Nomad land is a stark and hauntingly poetic portrayal of poverty in America. It is perhaps the most relevant film of our desperate economic times. Based on the book by journalist Jessica Bruder, Nomad land follows a lonely widower after the 2011 United States Gypsum Company collapse in Empire, Nevada. The city was abandoned and lost its zip code. The people left behind have adapted to survive. Some chose to live in vans or recreational vehicles to save money. Driving around the country to find work wherever they could. Their hard existence formed a community of road travelers. I seek solace in one another when their country failed.
Nomad land opens in a huge Amazon shipping facility. Fern, superbly played by two-time Oscar winner Frances McDormand, comes to her shift. It is part of Amazon’s CamperForce program, in which seasonal workers travel to different camps all year round. Fern lives in an old van. She is new to the street lifestyle. Fern receives guidance and needs friendship from Linda (Linda May), a friendly street veteran. She teaches Fern simple tricks to make her living space more comfortable.
When her Amazon job ends, Fern is still broke and can’t find a job locally. She is forced to take to the streets again; She slept in freezing parking lots, used a bucket for her bathroom, and made her simple meals on a single burner. Fern decides to follow Linda to the Rubber Tramp Rendezvous in Arizona. There she meets group leader Bob Wells, who gives wise advice on how to be happy in her loneliness.
Fern’s journey is both inspiring and heartbreaking. She worked hard for the American dream all her life. When the Empire fell victim to the Great Recession; she had nothing to show. Fern refuses to live with relatives or concerned friends. Her van became her savior. She finds a sense of freedom and purpose in much of the American West. Fern uses her grief to inspire determination. She works tooth and nail for a penny. But is a burden for no one and safe in their freedom.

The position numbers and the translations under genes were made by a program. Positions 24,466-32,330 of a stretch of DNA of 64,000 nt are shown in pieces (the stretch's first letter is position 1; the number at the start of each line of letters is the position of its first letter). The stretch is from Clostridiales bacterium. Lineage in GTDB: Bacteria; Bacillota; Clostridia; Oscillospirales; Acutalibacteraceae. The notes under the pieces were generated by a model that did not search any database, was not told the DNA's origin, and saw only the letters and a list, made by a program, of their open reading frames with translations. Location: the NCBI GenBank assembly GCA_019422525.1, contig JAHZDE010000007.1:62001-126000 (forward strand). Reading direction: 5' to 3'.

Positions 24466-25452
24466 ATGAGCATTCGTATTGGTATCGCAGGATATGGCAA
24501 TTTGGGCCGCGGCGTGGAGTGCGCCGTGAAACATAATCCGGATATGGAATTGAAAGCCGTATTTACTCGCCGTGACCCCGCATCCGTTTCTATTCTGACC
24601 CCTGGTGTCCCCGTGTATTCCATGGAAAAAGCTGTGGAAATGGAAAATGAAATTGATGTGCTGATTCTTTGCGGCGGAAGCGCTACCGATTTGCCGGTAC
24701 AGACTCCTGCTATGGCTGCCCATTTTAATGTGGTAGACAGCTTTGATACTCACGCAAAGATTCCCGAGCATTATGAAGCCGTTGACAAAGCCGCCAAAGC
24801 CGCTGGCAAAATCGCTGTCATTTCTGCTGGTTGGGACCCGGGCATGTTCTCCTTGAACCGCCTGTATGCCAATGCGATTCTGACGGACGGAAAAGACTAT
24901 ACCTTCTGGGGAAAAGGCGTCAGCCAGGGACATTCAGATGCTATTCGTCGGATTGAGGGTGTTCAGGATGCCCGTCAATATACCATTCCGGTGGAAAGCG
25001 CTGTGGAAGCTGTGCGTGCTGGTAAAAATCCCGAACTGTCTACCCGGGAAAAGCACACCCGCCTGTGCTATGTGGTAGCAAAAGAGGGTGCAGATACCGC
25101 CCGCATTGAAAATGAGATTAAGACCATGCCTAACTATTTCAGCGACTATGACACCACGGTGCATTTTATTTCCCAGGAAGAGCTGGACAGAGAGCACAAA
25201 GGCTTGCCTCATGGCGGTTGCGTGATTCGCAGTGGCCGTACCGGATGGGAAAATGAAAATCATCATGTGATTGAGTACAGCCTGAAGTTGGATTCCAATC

Writer / director Chloé Zhao (Songs my brothers taught me, The driver) is transcendent in her third feature film. She actually presents Fern’s circumstances. There is nothing sensational about their work in factories, on potato farms, or cleaning toilets. Fern is in her sixties, has no children or any other means of getting money. She has to take every job she can get. That said, their life on the street is soulful and rewarding. Fern’s lack of comfort for the creature does not define it. Chloé Zhao films breathtakingly beautiful scenes from far away alone in the wild. She has lost everything, but her connection with nature is constantly rejuvenating her mind.
Nomad land addresses a harsh truth with unvarnished sensitivity. Millions of Americans face Fern’s financial condition. Your jobs are gone. They lost their homes. Social security and meager pensions are not enough. Living in a van may be a lifestyle choice for some, but the only choice for others. Fern is a fictional character, but Linda May and Bob Wells are well-known advocates of RV and van life. Their message: you can be a slave to the almighty dollar or choose another path to fulfillment.
Nomad land is a 21st century parable that is redefining the American dream. It won the Golden Lion at the Venice Film Festival and the People’s Choice Award at the Toronto International Film Festival. Nomad land will be a strong contender for awards across the board. Frances McDormand and Chloé Zhao created a piece of Americana that every adult in this country must see. Nomad land is produced by Cor Cordium Productions, Hear / Say Productions and Highwayman Films. A weeklong virtual screening will take place on December 4th at the Lincoln Center Virtual Cinema. Followed by a theatrical release on February 19, 2021 by Searchlight Pictures.
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